The Runner Sports

Meet Najee Bissoon: Oklahoma Football Player Dreams of 7s Glory

Rugby is growing in the United States, that’s a fact, but would you ever imagine an Oklahoma Sooner football player’s dream includes playing for the USA Eagles 7s squad and possibly Major League Rugby (MLR)? Sure, if the National Football League comes calling I’m willing to bet Najee Bissoon picks up the phone but as you’ll see, he’s leaving the door open.

Najee runs his 40 time in 4.39 seconds; in-comparison, former football players and track runners Carlin Isles and Perry Baker run it in 4.22 and 4.34 clicks of the ticker respectively. If the 2014 Oklahoma Scout Team Defensive Player of the Year and Humble, Texas native wants to give 7s a try I say someone call Mike Friday ASAP!

I had the chance to interview Bissoon about playing rugby, the prospect of playing MLR, and how track and football helped prepare him for time on the pitch.

Jason Graves (JG): When did you first start playing rugby?

Najee Bissoon (NB): I actually started playing rugby this year! I played a little in 4th grade prior to this but that was short-lived and I also didn’t know what was going on at that time, I was just a kid running around!


JG: What drew you to rugby?

NB: I actually had a random conversation with a stranger at the time by the name of Idaho Joe, a former OU rugby player and captain. He asked me about playing and asked how football was going for me. Aside from that, I would definitely have to say the pace of the game and knowing that I have potential in this sport to play at an elite level.


JG: Do you play rugby for U of Oklahoma or a local club?

NB: I play for the University of Oklahoma men’s team, I’m sort of the new kid on the block still.


JG: What is the rugby environment like in Oklahoma, specifically the Norman area?

NB: I would have to say it’s pretty good, it’s steady-growing. It’s easy to get people drawn out here when you have coaching from former great players like coach Mere Baker of New Zealand (U of O backs/7s coach and NZ women’s rugby league and union legend) and coach Nueby (HC Doug Neubauer).


JG: A frustration many rugby coaches have is football coaches; what do your football coaches think of you playing rugby?

NB: I honestly think they are okay with it at this point, I played multiple sports while I’ve been here so I feel that they are okay with it.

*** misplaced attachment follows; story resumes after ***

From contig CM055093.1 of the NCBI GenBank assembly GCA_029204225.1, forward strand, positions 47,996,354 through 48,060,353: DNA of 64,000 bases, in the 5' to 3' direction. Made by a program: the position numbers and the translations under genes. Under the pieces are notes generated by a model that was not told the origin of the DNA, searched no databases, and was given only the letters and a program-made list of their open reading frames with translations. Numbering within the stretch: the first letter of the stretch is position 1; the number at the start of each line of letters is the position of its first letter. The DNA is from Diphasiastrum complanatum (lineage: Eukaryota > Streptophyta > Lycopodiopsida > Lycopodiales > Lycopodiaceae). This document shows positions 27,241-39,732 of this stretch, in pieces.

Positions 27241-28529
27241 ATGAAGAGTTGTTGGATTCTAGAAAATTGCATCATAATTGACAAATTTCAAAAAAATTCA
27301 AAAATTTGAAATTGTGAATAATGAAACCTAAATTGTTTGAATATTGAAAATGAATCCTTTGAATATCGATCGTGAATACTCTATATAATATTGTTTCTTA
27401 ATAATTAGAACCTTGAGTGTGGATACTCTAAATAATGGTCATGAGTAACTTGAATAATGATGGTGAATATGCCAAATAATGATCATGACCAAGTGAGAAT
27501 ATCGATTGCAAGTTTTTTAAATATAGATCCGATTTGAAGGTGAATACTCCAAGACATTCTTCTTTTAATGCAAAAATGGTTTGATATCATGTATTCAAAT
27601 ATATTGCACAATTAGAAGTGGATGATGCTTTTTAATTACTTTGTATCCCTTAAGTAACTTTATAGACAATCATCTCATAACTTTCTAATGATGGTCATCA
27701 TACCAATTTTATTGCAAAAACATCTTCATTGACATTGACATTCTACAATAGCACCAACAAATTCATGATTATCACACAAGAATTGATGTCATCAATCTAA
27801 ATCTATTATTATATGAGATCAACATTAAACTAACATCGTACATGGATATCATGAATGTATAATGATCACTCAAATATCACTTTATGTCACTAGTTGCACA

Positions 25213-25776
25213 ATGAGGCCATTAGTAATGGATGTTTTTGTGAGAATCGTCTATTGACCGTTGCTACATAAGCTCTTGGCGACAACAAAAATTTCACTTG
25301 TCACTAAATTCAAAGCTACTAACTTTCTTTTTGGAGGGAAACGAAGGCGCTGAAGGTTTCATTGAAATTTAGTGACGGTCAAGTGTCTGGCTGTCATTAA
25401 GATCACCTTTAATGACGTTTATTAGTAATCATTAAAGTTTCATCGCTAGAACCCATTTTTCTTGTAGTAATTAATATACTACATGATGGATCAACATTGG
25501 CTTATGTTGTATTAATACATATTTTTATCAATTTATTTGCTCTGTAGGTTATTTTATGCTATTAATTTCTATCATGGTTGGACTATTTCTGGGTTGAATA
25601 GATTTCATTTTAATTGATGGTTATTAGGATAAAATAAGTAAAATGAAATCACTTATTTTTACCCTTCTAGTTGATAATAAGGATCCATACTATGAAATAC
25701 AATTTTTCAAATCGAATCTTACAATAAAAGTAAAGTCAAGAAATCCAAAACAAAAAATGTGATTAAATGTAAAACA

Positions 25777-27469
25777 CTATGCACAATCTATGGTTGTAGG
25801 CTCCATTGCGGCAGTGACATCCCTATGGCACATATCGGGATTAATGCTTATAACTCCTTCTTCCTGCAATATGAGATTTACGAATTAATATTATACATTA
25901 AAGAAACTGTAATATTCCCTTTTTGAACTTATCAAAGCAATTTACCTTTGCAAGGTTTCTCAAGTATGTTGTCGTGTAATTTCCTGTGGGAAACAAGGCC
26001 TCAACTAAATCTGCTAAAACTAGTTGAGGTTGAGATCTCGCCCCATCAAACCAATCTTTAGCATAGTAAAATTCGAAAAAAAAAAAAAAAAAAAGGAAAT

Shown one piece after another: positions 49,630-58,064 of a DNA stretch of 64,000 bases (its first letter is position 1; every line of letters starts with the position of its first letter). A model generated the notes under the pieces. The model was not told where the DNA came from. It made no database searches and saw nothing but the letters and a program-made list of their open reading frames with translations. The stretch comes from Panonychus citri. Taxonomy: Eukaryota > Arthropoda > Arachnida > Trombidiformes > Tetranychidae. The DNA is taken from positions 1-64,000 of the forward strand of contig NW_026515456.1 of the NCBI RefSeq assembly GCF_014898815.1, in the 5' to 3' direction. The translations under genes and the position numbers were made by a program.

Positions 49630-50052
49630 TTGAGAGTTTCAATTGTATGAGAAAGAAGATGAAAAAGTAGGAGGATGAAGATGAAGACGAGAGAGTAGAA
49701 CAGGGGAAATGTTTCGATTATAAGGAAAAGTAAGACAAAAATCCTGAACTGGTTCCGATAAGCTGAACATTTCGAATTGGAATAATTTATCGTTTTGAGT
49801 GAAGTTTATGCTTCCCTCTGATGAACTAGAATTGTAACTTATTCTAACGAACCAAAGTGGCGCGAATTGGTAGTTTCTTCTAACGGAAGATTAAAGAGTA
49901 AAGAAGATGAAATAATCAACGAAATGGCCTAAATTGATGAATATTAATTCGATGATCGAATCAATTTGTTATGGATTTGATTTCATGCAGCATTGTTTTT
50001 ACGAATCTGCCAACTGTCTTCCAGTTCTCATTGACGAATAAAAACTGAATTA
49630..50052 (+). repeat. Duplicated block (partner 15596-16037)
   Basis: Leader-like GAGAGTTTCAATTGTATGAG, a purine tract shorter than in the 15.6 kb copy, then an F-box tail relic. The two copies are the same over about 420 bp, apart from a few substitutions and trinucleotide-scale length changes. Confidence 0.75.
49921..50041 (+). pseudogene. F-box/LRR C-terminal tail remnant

JG: What’s your decision point to play either football or rugby after college?

NB: Honestly it’s going to come down to rather or not I feel I can potentially play for the US Eagles 7s team; right now I feel I have the potential to somewhere in the future. The way I am feeling right now, I feel as if after college I will go full-time rugby because there’s a lot the sport can offer me.

JG: Does the professional competition Major League Rugby influence your decision, especially with the Strikers in your hometown?

NB: Oh yes it totally does! I wouldn’t mind continuing to play rugby in my hometown and helping grow the sport in that area.


JG: How have track and football helped you train for rugby or is it the other way around?

NB: Track helps me because I can simply get out there and run while having the lungs to do it for a long period of time. Track gave me the confidence to know I’m the fastest on the pitch every time I step on it. When it comes to football, it helped me in such a way to where I know how to tackle already, track guys, and play with passion and mental toughness. My background in those sports helps bridge the gaps that may had once existed.

JG: I saw you were the 2014 Oklahoma scout team Defensive Player of the Year; could you compare/contrast football and rugby defenses?

NB: I would say it’s the same except rugby is safer and you tackle with form more so than you would with football. There’s no false sense of safety in rugby so you’ve got to use form to get a clean safe tackle.


JG: What do you think USA Rugby can do to further grow the game with US youth?

NB: I think just make it marketable. Follow the path of the NFL on how they market the sport. Adding a pro league is definitely a step because it gives kids that end goal if they want to play pro within the States. It seems as if USA Rugby is doing it right.


JG: If you could change anything about rugby in the US what would it be?

NB: I wouldn’t change anything it’s fine the way it is. We just have to get more people to learn about the sport and how it works.


JG: Finally, what would you like people to know about Najee Bissoon?

NB: I just want people to watch out for me in the near future, I’m going to work as hard as I can to become a household name in the rugby world and I love rugby!


-By Jason Graves